Trump continues to say there's "great appetite" for background checks legislation. "I think we can bring up background checks like we've never had before," he said before departing Washington.
But that is not the case, for now.
Instead, Republicans are trying to build support for more modest measures, including so-called red-flag bills from Sen. Lindsey Graham, R-S.C., and Sen. Marco Rubio, R-Fla., that would allow friends and family to petition authorities to keep guns away from some people. But those efforts are also running into trouble from conservatives, who worry about due process and infringing on gun owners' rights.
GOP senators are also considering changes to the existing federal background checks system, modeled on the so-called "fix-NICS" bill signed into law from the last session of Congress, as well as strengthening penalties for hate crimes, Republicans said.
Republican senators have been doing almost daily conference calls, and talking among themselves and the White House, as they try to figure out their next steps, according to a Republican aide familiar with calls who discussed the private talks on condition of anonymity.
While many of those proposals have bipartisan support, Democrats are unlikely to agree to them without consideration of the more substantive background checks bill.
Senate Minority Leader Chuck Schumer said Wednesday, "We Democrats are not going to settle for half-measures so Republicans can feel better and try to push the issue of gun violence off to the side."
Manchin, who said he talked with Trump on Monday and Tuesday, said the president is "very committed to getting something done that will make a difference."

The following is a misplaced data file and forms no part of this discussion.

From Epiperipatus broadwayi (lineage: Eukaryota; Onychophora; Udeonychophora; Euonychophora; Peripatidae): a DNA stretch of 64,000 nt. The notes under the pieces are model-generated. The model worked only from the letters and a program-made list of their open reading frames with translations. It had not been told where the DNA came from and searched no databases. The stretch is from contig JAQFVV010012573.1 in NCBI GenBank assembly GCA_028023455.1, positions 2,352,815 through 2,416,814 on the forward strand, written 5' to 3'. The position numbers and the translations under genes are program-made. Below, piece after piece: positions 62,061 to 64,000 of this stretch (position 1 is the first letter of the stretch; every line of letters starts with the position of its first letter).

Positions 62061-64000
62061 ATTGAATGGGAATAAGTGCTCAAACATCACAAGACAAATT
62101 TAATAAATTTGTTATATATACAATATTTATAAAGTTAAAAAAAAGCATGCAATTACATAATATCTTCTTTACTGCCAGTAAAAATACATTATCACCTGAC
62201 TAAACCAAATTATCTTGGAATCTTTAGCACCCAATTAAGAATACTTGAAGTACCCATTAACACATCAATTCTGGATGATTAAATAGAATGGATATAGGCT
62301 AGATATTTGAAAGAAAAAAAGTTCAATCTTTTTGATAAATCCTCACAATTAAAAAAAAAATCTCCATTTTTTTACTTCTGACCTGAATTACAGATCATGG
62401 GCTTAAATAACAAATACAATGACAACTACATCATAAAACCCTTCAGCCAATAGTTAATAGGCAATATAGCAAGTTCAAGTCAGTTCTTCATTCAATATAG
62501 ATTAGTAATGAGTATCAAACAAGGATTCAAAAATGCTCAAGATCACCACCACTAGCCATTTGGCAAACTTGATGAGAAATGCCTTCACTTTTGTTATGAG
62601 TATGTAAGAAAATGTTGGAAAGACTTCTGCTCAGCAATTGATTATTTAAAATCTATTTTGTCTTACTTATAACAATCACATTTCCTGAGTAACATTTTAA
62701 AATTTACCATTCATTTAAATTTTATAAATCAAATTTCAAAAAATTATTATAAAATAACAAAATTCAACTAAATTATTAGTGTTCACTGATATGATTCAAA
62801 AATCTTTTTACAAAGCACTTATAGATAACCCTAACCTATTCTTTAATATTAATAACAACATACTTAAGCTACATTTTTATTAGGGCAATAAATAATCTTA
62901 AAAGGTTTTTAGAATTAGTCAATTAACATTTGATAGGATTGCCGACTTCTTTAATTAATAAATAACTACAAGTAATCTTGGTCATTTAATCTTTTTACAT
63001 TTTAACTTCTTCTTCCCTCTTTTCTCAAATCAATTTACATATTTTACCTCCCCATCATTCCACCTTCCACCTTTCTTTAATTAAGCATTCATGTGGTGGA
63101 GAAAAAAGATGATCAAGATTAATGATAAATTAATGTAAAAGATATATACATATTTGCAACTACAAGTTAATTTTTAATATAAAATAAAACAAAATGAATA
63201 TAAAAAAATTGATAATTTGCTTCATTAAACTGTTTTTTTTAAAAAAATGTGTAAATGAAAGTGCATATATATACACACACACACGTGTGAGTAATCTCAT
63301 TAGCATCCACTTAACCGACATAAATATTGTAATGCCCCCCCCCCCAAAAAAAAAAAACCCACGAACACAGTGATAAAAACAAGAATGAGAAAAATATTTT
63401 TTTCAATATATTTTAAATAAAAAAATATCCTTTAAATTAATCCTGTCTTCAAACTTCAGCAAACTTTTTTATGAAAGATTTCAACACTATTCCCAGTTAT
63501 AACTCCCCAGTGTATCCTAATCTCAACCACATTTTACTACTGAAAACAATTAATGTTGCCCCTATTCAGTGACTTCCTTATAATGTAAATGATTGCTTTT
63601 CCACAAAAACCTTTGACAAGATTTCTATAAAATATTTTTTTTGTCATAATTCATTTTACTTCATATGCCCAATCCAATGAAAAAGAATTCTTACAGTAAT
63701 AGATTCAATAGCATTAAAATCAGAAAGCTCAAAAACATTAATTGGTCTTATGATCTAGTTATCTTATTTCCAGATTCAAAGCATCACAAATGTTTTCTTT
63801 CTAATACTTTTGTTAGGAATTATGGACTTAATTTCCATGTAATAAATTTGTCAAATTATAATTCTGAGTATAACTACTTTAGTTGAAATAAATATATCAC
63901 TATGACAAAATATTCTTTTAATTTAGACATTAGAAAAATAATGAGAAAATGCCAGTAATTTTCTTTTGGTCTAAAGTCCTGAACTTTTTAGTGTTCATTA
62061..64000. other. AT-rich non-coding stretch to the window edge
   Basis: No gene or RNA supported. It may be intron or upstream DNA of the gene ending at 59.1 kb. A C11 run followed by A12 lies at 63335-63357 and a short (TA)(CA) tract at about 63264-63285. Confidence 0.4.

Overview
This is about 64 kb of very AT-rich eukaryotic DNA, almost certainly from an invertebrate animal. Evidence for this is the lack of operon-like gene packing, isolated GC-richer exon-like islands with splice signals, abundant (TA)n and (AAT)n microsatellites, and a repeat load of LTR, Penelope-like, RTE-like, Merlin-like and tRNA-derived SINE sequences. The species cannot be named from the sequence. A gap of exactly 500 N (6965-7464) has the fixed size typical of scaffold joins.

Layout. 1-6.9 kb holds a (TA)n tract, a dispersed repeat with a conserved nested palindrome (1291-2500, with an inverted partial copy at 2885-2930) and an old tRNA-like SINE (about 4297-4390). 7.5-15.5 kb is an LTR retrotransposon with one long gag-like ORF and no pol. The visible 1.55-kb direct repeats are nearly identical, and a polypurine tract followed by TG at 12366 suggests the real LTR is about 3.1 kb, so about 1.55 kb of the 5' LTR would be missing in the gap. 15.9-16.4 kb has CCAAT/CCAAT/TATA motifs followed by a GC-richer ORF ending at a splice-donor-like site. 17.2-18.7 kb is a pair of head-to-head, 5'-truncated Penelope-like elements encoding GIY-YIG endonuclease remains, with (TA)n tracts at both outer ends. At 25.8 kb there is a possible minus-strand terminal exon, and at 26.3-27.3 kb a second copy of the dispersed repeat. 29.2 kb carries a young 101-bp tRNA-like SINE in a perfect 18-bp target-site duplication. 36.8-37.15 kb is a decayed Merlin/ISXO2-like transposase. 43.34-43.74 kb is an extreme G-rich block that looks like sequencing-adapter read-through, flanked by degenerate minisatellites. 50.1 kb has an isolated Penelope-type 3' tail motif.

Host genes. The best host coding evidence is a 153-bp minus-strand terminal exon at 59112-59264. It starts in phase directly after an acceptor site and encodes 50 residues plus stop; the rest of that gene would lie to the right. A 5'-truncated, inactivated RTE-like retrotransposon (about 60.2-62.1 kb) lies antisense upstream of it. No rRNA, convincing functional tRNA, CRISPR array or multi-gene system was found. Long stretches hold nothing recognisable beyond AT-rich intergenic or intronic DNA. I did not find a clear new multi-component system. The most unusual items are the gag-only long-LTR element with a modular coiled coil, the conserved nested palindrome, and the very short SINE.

He said, "At this point in time leadership comes from President Trump."
Even though the Democratic-led House overwhelmingly approved the background checks bill in February, it has scant support in the Republican Senate.
The version from Toomey-Manchin had its greatest backing during a 2013 vote, in the aftermath of the Sandy Hook school shooting, but it failed to reach the 60-vote threshold needed to advance.
Since then, Toomey and Maine Sen. Susan Collins are the only two Republicans who voted for the background checks bill in 2015 — the last time it was brought to the floor in the Senate.
But Toomey said he thinks sentiment in the Senate has moved toward the bill in recent years and he was heartened by Trump's "encouraging remarks," he tweeted Wednesday.
At least one Republican, Rep. Mike Turner of Ohio, who had voted against the House-passed bill in February, said in a statement after the shooting that he supports other gun limits, including banning the sale of assault weapons to civilians, limiting the size of magazines and enacting red-flag laws.
Turner, whose district includes Dayton, said the "carnage these military-style weapons are able to produce when available to the wrong people is intolerable."
Turner's daughter and a family friend were at a bar across the street from where the shooting began.
Associated Press writer Bruce Schreiner reported from Louisville.